Beckham’s Day of Reckoning is Here, Again

Well, we’re (almost) here. At 10:00 a.m. local time on Wednesday, David Beckham and his business partner Jorge Mas will appear in front of the Miami City Commission, to try to get approval to put before Miami voters authorization to negotiate a lease for the Melrese property with the City. There are still hurdles to overcome even if the voters approve, but we’ll leave that for another day. For now, lets just concentrate on the events set for Wednesday, July 18.

Beckham’s proposal failed (or, didn’t pass if you prefer) because they were unable to convince the sole undecided vote of the five to agree to send the resolution to the November ballot. Since then, they’ve put on high-press to assure the Commission members (and media) that this isn’t the so-called Marlins deal. To that end, it looks like there is a proposed “term sheet” that was just released, which I presume will supplement the resolution to be sent before the voters. It’s important to note that the actual deal will NOT be on the ballot in November, only the ability for the City to negotiate the lease with Beckham and Mas (“Miami Freedom Park”). Let’s take a look (h/t Chris Wittyngham).

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As I noted above, this agreement is contingent on voter approval to amend the local charter to allow a “no-bid” agreement to lease the property. If the voters don’t approve, the project is dead.

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So we’ve got the lease term, which is up to 99 years if the options are exercised (and given this development, at least one of the options likely would be), permitted uses (including the soccer stadium) and rent, which shall not be less than $3.5 million per year, and could be more depending on how much money the development makes.

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This was a point of contention, especially regarding the environmental remediation. The reason being that the proposed development sits atop a toxic waste dump, that needs to be cleaned up. The coast is estimated to be around $30 million, but could be much more. This provision is designed to ensure the City isn’t on the hook for anything, if the cleanup ends up being two or three times the estimate.

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In lieu of a pure revenue sharing agreement, the Beckham group has agreed to, in the event the development is transferred to another entity (think insurance company of venture capitalist group), to share the gross proceeds of the sale with the city.

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Some additional proposed perks are the creation of a large park space, and improvements to the completion of a Riverwalk (the latter of which I think is new).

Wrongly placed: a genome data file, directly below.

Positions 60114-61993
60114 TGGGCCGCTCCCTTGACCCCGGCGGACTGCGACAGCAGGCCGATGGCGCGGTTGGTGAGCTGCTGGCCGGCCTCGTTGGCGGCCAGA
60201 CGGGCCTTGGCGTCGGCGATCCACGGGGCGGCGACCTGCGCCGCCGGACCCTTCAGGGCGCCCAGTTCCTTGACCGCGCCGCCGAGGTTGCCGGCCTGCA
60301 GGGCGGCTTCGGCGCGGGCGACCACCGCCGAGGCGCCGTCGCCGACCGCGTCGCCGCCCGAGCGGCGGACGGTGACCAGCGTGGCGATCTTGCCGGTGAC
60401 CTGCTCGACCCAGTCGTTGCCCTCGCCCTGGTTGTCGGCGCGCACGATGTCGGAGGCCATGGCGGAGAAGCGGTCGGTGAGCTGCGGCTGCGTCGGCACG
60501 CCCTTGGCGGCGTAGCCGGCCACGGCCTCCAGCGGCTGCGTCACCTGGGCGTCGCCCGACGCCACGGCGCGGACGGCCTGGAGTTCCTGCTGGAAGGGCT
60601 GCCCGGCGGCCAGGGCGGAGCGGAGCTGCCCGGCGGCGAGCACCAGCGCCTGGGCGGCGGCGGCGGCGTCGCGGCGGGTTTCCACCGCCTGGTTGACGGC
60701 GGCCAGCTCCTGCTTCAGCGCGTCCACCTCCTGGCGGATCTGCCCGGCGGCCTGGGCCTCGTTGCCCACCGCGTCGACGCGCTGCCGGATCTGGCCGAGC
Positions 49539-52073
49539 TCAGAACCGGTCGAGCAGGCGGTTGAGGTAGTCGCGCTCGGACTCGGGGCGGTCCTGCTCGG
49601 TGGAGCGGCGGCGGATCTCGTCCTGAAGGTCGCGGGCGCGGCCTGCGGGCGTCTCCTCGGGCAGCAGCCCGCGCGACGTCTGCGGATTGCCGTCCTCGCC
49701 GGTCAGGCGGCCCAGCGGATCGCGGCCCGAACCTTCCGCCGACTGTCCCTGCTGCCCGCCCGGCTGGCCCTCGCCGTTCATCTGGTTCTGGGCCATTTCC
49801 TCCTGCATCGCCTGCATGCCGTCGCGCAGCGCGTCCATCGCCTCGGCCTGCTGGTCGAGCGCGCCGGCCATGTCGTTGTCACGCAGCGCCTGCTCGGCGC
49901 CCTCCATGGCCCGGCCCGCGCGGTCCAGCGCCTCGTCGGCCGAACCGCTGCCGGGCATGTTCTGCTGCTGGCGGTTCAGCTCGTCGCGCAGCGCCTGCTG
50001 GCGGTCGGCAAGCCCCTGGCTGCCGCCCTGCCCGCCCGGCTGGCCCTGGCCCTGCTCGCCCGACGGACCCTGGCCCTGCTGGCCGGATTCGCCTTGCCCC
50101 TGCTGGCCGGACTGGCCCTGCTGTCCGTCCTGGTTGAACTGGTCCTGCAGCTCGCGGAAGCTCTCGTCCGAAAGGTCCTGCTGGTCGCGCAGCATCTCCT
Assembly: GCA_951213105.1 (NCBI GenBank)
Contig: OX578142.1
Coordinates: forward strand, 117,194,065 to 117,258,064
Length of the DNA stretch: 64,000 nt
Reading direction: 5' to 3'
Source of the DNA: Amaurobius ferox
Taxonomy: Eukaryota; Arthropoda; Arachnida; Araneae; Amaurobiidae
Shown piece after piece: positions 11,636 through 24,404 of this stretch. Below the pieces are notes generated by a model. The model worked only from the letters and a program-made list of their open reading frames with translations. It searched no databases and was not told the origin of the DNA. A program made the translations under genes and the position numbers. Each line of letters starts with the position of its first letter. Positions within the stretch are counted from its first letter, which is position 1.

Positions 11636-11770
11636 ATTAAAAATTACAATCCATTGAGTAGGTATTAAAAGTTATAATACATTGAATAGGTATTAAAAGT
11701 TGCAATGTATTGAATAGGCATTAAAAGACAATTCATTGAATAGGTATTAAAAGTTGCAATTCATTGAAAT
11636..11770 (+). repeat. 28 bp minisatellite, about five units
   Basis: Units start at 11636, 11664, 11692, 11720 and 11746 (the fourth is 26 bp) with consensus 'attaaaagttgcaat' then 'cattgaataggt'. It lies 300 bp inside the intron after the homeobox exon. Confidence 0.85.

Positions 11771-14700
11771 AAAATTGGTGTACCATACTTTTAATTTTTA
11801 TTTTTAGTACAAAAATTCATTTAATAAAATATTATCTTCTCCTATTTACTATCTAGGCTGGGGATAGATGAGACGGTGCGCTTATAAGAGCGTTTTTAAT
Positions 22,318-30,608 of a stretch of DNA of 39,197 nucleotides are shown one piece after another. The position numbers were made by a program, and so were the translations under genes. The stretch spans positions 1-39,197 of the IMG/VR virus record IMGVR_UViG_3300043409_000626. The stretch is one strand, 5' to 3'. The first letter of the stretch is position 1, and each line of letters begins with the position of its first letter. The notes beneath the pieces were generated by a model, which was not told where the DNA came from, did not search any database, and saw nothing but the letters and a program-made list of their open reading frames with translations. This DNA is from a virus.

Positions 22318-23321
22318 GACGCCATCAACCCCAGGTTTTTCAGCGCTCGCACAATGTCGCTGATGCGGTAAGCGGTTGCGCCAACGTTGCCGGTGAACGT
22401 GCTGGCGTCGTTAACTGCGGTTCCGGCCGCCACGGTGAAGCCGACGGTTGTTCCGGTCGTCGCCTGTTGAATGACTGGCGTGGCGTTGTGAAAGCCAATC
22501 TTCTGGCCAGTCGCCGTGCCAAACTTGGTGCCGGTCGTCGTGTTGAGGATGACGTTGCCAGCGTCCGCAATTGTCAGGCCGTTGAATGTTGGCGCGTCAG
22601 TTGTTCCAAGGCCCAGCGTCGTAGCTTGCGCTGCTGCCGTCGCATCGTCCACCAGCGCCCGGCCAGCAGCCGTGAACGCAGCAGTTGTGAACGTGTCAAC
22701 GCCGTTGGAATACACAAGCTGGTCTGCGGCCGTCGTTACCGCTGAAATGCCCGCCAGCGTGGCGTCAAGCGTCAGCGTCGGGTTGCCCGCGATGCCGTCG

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Confirmation that Beckham’s group will be totally responsible for all environment remediation. Again, the $35 million is simply an estimate; it could be much more. Either way, the City is insured against that possibility.

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This was another point of contention which derailed the vote last week. Beckham’s group has agreed to the wage requirements from the City (Committee-member Russell specifically).

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There was some talk about moving the 1st Tee program to a golf course in another city (Miami Gardens). Not sure if that is still happening, or if they are simply designing a section to accommodate this program.

So there you go. Given that this was released (and the aforementioned high-press), my guess is that this is enough to get this over the finish line, we’ll see a vote in November to put this term sheet into a more formal lease and operating agreement. The vote was 2-2 with Mr. Russell undecided and leaning “no” last week, which is why this vote is happening tomorrow. If they get only Mr. Russell, they’ll still need to work to sway one of the other members, since you need 4/5 votes to approve the lease and operating agreement. But for now, baby steps.

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  1. […] terms of the proposed lease did not satisfy a majority of the council. Further negotiations (and some concessions by Beckham’s group) finally got things over the […]

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  2. […] the Melreese golf course for a massive development. After some initial…problems, Beckham got the approval he needed to have the City move the proposal to a vote in November to amend the City Charter to allow the […]

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